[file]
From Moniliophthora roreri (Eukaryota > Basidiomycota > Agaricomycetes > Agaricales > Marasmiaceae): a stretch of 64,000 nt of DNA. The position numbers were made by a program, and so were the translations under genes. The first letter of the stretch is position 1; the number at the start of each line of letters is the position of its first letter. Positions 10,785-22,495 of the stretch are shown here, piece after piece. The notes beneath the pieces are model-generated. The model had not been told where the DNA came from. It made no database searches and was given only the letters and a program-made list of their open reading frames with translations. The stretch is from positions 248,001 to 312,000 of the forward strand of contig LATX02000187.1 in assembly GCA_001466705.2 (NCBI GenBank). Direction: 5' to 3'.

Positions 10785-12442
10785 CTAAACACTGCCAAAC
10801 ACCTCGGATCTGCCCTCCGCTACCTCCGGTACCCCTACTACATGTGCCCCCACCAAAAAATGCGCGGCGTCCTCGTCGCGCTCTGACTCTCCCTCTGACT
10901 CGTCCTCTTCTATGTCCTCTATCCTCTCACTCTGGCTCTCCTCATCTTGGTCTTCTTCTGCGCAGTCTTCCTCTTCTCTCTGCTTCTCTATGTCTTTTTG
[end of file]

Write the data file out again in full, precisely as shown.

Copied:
From Moniliophthora roreri (Eukaryota > Basidiomycota > Agaricomycetes > Agaricales > Marasmiaceae): a stretch of 64,000 nt of DNA. The position numbers were made by a program, and so were the translations under genes. The first letter of the stretch is position 1; the number at the start of each line of letters is the position of its first letter. Positions 10,785-22,495 of the stretch are shown here, piece after piece. The notes beneath the pieces are model-generated. The model had not been told where the DNA came from. It made no database searches and was given only the letters and a program-made list of their open reading frames with translations. The stretch is from positions 248,001 to 312,000 of the forward strand of contig LATX02000187.1 in assembly GCA_001466705.2 (NCBI GenBank). Direction: 5' to 3'.

Positions 10785-12442
10785 CTAAACACTGCCAAAC
10801 ACCTCGGATCTGCCCTCCGCTACCTCCGGTACCCCTACTACATGTGCCCCCACCAAAAAATGCGCGGCGTCCTCGTCGCGCTCTGACTCTCCCTCTGACT
10901 CGTCCTCTTCTATGTCCTCTATCCTCTCACTCTGGCTCTCCTCATCTTGGTCTTCTTCTGCGCAGTCTTCCTCTTCTCTCTGCTTCTCTATGTCTTTTTG